- An Ecological View of History: Japanese Civilization in the World Context
This is the first English publication of a book that has been widely read and discussed in Japan for more than three decades. The original version consists of essays written from the mid-1950s to the mid-1960s; a much later text on "The Ocean and Japanese Civilization"—first published in 2000—has been added to the English translation. As Harumi Befu and Josef Kreiner note in their introduction, the older essays reflect an early phase of postwar contacts between Japan and various countries on the Asian continent. But for those who will now read the book in a very different context, descriptive details are less important than ideas that link up with later debates in other parts of the world. The recent revival of interest in the comparative study of civilizations makes it easier to discuss and appreciate Umesao's work from a broad perspective. In that sense, the translation is well timed; and as will be seen, some suggestions that might have seemed unclear or far-fetched in the 1960s can now be read as glimpses of patterns and connections that have in the meantime become more visible.
The first point to note about Umesao's line of argument is that his "ecological view of history" is to be understood in a very broad sense. It is not synonymous with the current conception of environmental history. Rather, the emphasis is on geohistorical contexts and on successive formations that take shape in response to them. This approach has some affinities with the theory of "multilinear evolution," developed by American anthropologists. But Umesao seems to leave open the question of the ultimate meaning of his "succession model": it might lead to the discovery of historical laws, but it can also be defended on the minimalist grounds that it provides a more concrete picture of social change (p. 53).
Within this framework, Umesao proposes a new account of the relationship between Japan, Western Europe, and the rest of the Eurasian macroregion. Apart from a very brief reference to American settler societies and the building of civilization in "virgin territory" (pp. 65-66), the field of inquiry is limited to Eurasia (including the north coast of Africa, which had closer historical links with Mediterranean and Near Eastern neighbors than with the sub-Saharan part of the continent). It seems clear that Umesao's main reason for retheorizing the configuration of human cultures and societies on this very large scale was dissatisfaction with prevalent notions of [End Page 436] Japan and its place in the world. He rejected the widespread view that Japanese society could be understood as a mixture of Eastern and Western elements, and he found the treatment of Japan as a "satellite civilization"—first of China, then of the West—no less objectionable. Arnold Toynbee's version of the latter thesis provoked him to construct a countermodel, set out in the core essay "An Ecological View of History: Japanese Civilization in the World Context" (pp. 38-61; there is no reason to doubt Umesao's claim that the underlying ideas had developed independently of any contact with Toynbee, but the most trenchant formulations are inseparable from a sustained polemic against "Western-centric" views).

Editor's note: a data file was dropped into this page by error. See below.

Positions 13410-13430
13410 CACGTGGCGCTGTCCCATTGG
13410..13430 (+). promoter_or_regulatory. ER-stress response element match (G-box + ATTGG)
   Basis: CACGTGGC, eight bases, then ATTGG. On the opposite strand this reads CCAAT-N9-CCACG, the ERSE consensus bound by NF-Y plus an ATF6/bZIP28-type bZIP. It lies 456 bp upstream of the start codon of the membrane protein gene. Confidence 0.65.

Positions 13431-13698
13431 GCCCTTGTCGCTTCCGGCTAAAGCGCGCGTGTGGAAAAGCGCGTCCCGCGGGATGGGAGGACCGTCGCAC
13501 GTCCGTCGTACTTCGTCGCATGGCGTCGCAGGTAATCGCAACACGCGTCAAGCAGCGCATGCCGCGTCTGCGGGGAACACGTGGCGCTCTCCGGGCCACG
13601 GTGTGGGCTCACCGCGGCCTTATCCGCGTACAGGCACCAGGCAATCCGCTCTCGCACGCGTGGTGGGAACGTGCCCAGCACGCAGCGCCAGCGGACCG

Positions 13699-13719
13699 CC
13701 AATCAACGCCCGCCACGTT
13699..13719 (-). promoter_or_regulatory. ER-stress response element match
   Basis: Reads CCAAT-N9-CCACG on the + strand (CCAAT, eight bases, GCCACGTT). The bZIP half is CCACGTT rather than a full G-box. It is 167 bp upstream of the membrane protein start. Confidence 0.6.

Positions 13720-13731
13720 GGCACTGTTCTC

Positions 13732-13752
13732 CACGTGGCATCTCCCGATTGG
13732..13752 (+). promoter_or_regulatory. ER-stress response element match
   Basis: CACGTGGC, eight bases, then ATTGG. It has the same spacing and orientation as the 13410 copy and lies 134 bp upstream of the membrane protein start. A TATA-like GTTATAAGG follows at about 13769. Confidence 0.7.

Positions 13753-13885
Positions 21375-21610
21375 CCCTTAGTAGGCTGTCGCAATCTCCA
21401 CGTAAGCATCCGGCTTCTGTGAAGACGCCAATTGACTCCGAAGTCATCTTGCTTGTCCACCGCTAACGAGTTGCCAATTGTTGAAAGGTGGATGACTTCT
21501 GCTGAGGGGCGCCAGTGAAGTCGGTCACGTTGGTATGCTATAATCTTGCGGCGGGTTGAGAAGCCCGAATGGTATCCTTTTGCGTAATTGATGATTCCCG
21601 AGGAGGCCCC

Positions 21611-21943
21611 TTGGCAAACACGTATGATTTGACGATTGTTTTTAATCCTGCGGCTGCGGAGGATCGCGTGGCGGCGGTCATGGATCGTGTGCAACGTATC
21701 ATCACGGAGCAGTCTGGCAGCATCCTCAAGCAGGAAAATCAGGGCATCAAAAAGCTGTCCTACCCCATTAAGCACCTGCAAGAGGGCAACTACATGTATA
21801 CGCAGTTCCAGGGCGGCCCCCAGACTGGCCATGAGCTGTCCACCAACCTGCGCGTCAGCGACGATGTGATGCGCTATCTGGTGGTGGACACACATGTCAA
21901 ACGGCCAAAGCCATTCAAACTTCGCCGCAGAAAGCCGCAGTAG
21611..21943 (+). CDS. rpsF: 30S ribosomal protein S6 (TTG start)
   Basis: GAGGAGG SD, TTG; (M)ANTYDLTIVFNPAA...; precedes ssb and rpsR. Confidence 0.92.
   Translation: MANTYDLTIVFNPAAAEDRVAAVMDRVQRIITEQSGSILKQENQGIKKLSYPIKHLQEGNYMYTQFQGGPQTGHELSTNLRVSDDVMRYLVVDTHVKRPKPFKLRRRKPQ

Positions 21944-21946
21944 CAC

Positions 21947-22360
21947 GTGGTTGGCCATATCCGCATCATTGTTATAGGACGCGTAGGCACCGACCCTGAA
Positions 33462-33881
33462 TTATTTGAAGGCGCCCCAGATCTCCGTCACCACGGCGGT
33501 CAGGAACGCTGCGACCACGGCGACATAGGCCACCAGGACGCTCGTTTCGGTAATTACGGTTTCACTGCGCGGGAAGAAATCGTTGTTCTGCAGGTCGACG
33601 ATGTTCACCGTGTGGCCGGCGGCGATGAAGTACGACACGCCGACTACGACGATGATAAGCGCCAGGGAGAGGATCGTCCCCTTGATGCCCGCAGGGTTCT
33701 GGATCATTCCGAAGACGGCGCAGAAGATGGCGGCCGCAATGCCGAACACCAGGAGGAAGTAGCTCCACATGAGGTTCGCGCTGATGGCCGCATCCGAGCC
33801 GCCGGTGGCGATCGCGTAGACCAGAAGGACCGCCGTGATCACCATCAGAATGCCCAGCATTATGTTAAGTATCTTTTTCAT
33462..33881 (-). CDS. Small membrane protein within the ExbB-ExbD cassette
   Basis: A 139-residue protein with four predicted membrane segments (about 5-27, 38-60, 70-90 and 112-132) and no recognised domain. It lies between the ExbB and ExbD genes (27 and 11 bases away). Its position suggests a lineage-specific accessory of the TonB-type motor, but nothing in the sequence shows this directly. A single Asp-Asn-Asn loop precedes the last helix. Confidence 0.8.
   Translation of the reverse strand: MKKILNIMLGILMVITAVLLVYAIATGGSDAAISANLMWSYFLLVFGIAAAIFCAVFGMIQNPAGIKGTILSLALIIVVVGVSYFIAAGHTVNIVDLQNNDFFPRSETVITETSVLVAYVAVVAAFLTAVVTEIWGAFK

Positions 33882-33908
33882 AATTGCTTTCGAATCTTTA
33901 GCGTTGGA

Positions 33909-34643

An alternative to Toynbee's theory—and to the more general metahistorical perspective it exemplified—was bound to entail a rethinking of the whole distinction between East and West; and for Umesao the first step was a new interpretation of commonalities and contacts between Japan and Western Europe. Instead of the asymmetric image of Japan as a precocious Westernizer with a favorable indigenous background, he posits a parallel evolution. Fundamental similarities can be traced back to early beginnings: both Japan and Western Europe were located in the temperate zone, at some distance from early centers of civilization, and with sufficient rainfall for agriculture to be possible without major irrigation works. At a certain level...